I am proud to be an Eclectic Pagan, i.e. a pagan who draws from many different traditions, rather than following only one path. Beliefs and rituals that I have incorporated into my own spirituality include Shinto, Wicca, Hellenism, Asatru, Celtic Paganism, and plenty of other traditions as well. I find this suits me better than following a single path, and here’s why:
1. I am new to paganism. Therefore, I think it’s important for me at this stage to be as open-minded as possible, and research into the many different forms of paganism as much as I can, instead of committing myself to one path without fully exploring all options. I can see how some new pagans may prefer to stick to one path for the added structure this provides (and if they’re being mentored or practising paganism mainly within a coven then they may have to do this anyway), but as a mainly solitary pagan, eclecticism suits me better.
2. I strongly lean towards Shinto, which is a highly syncretic religion and is rarely practised in isolation in Japan. To the Japanese, mixing religions is a natural part of daily life – your average Japanese may have a Shinto christening, a Christian-style church wedding, and a Buddhist funeral, and see nothing at all wrong with this. As someone who has lived in Japan for an extended period, I’ve come to model my own spiritual approach on the Japanese way of thinking.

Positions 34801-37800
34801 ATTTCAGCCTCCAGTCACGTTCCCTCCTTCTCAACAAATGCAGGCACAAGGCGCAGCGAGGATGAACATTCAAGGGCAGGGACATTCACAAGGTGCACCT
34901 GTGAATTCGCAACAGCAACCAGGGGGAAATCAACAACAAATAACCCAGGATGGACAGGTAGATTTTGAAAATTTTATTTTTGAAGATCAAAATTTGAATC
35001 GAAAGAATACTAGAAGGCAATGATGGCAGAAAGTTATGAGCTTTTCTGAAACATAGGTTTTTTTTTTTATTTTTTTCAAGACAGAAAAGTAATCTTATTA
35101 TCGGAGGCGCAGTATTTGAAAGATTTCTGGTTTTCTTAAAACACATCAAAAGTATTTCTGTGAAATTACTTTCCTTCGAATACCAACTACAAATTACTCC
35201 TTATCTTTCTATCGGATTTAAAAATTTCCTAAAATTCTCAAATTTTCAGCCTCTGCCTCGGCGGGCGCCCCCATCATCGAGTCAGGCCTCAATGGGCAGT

3. I suspect that our ancestors took a more eclectic approach to religion – there’s plenty of evidence for this, such as the abundance of pagan trappings in Christian rituals and symbols. And even in pre-Christian Europe I’m sure plenty of mixing and matching went on, especially as so little was written down; the Romans, for example, were quite keen on syncretism, which is why there is so much overlap between Roman and Celtic deities, not to mention the integration of Egyptian deities such as Isis into Roman beliefs.
4. More fundamentally, I believe that paganism is at the heart of all religions. It is like a spider’s web, with all beliefs woven and connected strand by strand. I recommend (as always) reading Frazer’s Golden Bough for elaboration, but the way I see it, paganism is religion at its most basic level, and so all paths are essentially the same thing.
5. Eclectic paganism allows you to easily adapt to your local environment. For example, where I live we have so many foxes that to venerate the Shinto fox-deity Inari seems very appropriate. Then there’s my local coven, Medway Pagans. Their practices are based mainly on Wicca, and so even though magick does not interest me as much as the more religious side of paganism, I nevertheless honour many Wiccan traditions because that is what the coven follows, and therefore what I am familiar with.
6. To me, eclecticism is a more progressive form of religion, one in which the idea that you follow any spirituality is more important than what those beliefs actually are. This allows for more acceptance of the beliefs of others, less dogmatism, and more opportunities for spiritual growth by embracing new ideas.
7. To quote Azeem from that rather cheesy movie Robin Hood: Prince of Thieves, “Allah loves wondrous variety.”